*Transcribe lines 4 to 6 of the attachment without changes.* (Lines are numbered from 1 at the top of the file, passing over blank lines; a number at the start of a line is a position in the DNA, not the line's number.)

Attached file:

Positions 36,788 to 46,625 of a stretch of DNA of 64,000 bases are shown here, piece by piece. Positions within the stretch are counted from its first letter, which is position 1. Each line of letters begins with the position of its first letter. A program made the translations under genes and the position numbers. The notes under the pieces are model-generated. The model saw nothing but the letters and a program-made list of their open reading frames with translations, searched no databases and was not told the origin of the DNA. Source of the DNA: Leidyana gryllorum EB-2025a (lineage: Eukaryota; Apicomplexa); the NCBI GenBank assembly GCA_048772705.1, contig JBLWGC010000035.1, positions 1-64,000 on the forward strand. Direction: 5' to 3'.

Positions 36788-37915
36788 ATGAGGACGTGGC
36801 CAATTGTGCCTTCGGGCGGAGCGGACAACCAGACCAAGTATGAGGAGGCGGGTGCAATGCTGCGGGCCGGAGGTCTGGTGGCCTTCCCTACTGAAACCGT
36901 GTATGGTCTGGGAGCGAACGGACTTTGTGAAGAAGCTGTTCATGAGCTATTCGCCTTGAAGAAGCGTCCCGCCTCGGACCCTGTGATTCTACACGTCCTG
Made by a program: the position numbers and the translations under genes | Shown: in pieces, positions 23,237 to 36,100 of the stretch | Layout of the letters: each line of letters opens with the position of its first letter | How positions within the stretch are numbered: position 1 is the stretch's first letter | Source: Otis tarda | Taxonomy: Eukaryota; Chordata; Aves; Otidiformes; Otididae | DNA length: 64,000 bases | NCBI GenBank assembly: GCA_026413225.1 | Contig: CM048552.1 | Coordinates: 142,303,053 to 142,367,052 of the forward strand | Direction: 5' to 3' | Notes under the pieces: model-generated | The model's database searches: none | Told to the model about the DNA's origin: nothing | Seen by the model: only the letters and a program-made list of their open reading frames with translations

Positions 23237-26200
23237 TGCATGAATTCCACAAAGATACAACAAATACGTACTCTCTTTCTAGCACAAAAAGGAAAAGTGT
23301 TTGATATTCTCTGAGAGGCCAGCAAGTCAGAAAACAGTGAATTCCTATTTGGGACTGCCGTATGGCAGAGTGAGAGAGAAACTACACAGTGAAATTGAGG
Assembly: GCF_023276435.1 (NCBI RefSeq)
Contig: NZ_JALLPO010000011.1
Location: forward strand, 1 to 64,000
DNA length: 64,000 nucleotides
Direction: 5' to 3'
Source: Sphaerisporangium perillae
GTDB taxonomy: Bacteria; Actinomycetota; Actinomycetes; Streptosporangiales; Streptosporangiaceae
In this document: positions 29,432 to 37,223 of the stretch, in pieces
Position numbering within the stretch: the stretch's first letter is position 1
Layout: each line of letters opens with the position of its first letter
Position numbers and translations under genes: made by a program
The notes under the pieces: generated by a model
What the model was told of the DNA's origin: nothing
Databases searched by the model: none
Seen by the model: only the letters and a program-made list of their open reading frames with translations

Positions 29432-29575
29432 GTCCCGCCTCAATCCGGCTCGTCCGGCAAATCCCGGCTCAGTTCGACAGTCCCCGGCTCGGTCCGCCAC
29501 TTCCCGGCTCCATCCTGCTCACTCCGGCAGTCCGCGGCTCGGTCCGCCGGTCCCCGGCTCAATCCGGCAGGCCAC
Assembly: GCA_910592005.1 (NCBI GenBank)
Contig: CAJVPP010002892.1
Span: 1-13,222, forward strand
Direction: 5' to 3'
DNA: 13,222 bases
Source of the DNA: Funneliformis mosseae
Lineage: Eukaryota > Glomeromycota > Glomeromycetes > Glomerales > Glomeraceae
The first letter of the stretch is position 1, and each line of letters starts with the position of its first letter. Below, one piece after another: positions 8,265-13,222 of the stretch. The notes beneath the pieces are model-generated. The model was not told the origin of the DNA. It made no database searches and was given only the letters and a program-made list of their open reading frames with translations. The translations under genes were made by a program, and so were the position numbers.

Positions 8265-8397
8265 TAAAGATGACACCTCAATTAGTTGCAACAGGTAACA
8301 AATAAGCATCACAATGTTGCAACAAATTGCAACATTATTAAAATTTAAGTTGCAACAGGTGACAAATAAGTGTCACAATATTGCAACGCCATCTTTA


36801 CAATTGTGCCTTCGGGCGGAGCGGACAACCAGACCAAGTATGAGGAGGCGGGTGCAATGCTGCGGGCCGGAGGTCTGGTGGCCTTCCCTACTGAAACCGT
36901 GTATGGTCTGGGAGCGAACGGACTTTGTGAAGAAGCTGTTCATGAGCTATTCGCCTTGAAGAAGCGTCCCGCCTCGGACCCTGTGATTCTACACGTCCTG
Made by a program: the position numbers and the translations under genes | Shown: in pieces, positions 23,237 to 36,100 of the stretch | Layout of the letters: each line of letters opens with the position of its first letter | How positions within the stretch are numbered: position 1 is the stretch's first letter | Source: Otis tarda | Taxonomy: Eukaryota; Chordata; Aves; Otidiformes; Otididae | DNA length: 64,000 bases | NCBI GenBank assembly: GCA_026413225.1 | Contig: CM048552.1 | Coordinates: 142,303,053 to 142,367,052 of the forward strand | Direction: 5' to 3' | Notes under the pieces: model-generated | The model's database searches: none | Told to the model about the DNA's origin: nothing | Seen by the model: only the letters and a program-made list of their open reading frames with translations